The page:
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  • Commonwealth War Grave Commissionn headstone marking the grave at Gommecourt Wood New Cemetery, Foncquevillers, Pas De Calais, France. Photograph courtesy of Murray Biddle
Person Details
He was the son of Ellen Smith of 45 Peas Hill Road, Nottingham
01 Jul 1916
33
305632 - CWGC Website
265600
Private
1/7th Bn Sherwood Foresters (Notts & Derby Regiment)
He was killed in action on 1 July 1916 although his death was not confirmed until May the following year. He is buried in Gommecourt Wood New Cemetery, Foncquevillers, Pas de Calais (grave ref. 2.C.28).
It was reported on 29th May 1915 that Ellen Smith had received official notification of the death in action of her son, George - Pte. George Smith, 2/7th Battalion Nottinghamshire & Derbyshire Regiment (Robin Hood Rifles). However, her son had not left Luton where he was under training and was still alive and well. “MISTAKEN IDENTITY. “Extraordinary Coincidence of a Robin Hood Casualty. .“An extraordinary case of mistaken identity in connection with the Robin Hoods has just come to light, and has resulted in a mother being able to discard her mourning which she had put on for a soldier son who was reported to her as killed in action in France. “It appears that there are two Smiths in the Robin Hoods both bearing the Christian name of George. One is – or was – with the Active Service Battalion in France, and the other is in the second line at Luton, which is awaiting orders to go to the front. By an extraordinary coincidence both apparently had the same number – 2647. “The name of Private George Smith of the Active Service Battalion has been inscribed on the scroll of honour, for he died a soldier's death about three weeks ago. He was a native of Awsworth, his bereaved family residing in Main-street. “The fact that both men had apparently the same number seems to be suggested by the painful experience of Mrs. Smith, of 45, Peas Hill-road, the mother of Private G. A. Smith, of the second line. Mrs. Smith was plunged into grief by the receipt of a telegram from the War authorities announcing that her son had been killed in action. She had no idea he was in the trenches, believing him to be still at Luton, from which town she had received a letter from his a week or two before. “Then a letter conveying to her the King's sympathy and regret at the death of her son arrived. “Son Never Left Luton. “While mourning the death, Mrs. Smith was stricken with astonishment to receive a letter from his bearing the Luton postmark. He commenced the missive with the news that he was “quite well.” Considerably mystified, Mrs. Smith lost no time in paying a visit to the headquarters of the Robin Hoods on Derby-road, where she was informed that Private G.A. Smith had never left Luton so far as they were aware. “The officer commanding the Robin Hoods' second line was communicated with by wire, and his reply satisfied the staff at the headquarters that the Private Smith in question had certainly not been drafted to the Active Service Battalion. Later, a wire, and then another letter from the soldier son completely turned his mother's grief into joy. “How the confusion came about is a matter which the officers at Derby-road have not yet been able to settle.” [1] Ellen Smith was to receive another telegram informing her of George Smith's death in action. On that occasion, there was no mistake. He had been killed in action on 1st July 1916 serving with 1/7th Battalion and is buried in Gommecourt Wood New Cemetery, Foncquevillers. [1] 'Nottingham Daily Express,' 29th May 1915. Above item courtesy of Jim Grundy and his facebook pages Small Town Great War Hucknall 1914-1918 :- Nottingham Evening Post , ‘Roll of Honour’, 26 May 1917: ‘Smith. Missing since July 1st, now reported killed, Private George Smith, Sherwood Foresters, beloved son of Ellen Smith, 45, Peas Hill-road, aged 29 years. Deeply mourned by mother, brothers, and sisters.’ (www.britishnewspaperarchive.co.uk)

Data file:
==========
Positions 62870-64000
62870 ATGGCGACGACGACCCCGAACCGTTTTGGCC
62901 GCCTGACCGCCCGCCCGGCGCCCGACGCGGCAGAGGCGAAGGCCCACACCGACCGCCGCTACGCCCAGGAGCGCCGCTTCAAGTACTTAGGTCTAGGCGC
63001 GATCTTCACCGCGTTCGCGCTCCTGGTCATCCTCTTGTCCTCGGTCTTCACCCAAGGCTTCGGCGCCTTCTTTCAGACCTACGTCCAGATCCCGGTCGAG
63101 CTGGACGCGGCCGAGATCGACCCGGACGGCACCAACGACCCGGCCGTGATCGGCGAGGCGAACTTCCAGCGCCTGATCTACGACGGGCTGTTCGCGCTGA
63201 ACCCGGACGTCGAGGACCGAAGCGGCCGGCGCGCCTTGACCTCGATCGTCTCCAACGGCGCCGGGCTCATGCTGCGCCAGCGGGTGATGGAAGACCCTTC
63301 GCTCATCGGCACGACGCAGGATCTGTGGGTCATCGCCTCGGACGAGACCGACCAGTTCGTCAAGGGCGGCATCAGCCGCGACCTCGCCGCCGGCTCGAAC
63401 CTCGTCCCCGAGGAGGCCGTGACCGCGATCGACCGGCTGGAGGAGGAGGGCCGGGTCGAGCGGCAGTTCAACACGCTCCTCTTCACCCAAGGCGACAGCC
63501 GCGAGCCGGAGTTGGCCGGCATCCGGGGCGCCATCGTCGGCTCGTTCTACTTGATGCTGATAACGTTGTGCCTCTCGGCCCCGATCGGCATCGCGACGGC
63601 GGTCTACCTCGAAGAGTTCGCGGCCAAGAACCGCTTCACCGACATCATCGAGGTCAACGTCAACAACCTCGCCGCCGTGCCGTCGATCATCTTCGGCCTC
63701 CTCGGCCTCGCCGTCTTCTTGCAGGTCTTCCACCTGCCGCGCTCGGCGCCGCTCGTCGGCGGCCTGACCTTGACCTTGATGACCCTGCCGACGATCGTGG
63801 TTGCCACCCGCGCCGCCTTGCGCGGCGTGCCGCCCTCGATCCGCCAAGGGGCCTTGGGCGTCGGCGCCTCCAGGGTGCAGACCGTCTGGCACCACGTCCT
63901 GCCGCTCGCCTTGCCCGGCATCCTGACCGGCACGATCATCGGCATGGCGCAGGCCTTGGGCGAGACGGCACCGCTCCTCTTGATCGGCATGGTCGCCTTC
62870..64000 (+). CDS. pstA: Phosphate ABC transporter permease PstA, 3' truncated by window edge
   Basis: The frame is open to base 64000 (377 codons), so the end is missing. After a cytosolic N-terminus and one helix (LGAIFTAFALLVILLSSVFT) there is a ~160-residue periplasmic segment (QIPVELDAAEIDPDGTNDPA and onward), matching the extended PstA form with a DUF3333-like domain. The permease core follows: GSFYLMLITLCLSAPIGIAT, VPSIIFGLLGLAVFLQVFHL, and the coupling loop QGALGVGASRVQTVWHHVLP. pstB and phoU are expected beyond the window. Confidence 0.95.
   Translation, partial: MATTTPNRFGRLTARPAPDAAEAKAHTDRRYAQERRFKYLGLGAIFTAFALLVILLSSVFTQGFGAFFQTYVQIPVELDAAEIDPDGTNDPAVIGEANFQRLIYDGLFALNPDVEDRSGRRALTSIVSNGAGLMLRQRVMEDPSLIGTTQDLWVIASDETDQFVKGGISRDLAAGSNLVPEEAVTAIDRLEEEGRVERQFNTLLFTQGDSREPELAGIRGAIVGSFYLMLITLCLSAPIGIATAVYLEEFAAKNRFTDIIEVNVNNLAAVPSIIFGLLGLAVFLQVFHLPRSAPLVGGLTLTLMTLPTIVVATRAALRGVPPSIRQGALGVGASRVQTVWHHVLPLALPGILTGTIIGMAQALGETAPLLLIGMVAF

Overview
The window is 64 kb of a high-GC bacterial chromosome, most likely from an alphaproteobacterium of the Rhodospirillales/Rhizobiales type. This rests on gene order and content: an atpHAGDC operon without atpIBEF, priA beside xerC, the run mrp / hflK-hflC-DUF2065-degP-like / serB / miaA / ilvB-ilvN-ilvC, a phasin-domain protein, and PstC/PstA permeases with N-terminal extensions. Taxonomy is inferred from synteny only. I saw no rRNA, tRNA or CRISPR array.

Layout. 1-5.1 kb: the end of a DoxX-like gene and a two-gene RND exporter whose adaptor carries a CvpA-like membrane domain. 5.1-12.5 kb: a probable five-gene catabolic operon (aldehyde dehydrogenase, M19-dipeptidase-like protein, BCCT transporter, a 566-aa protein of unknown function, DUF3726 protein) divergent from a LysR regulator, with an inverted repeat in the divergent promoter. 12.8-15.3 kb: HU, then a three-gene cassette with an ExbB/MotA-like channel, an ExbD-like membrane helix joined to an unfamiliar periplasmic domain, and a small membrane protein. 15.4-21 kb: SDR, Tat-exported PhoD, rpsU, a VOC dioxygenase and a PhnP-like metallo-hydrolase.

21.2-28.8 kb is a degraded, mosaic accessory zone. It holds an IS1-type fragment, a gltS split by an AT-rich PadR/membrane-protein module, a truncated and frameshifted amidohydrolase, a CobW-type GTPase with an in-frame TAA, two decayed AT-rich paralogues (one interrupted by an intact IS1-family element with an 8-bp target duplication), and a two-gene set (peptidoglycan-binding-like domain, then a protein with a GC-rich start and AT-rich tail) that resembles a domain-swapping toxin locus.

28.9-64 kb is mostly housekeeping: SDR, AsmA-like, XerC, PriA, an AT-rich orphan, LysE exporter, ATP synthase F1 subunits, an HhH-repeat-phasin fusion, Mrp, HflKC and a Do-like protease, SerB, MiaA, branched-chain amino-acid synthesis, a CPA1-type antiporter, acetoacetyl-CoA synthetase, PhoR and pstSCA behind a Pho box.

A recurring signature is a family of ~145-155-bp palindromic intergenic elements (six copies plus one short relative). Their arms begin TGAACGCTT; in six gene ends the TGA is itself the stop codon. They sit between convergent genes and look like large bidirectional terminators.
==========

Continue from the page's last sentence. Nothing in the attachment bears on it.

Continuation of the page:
Remembered on

Photos

  • Commonwealth War Grave Commissionn headstone marking the grave at Gommecourt Wood New Cemetery, Foncquevillers, Pas De Calais, France. Photograph courtesy of Murray Biddle
    George Smith - Commonwealth War Grave Commissionn headstone marking the grave at Gommecourt Wood New Cemetery, Foncquevillers, Pas De Calais, France. Photograph courtesy of Murray Biddle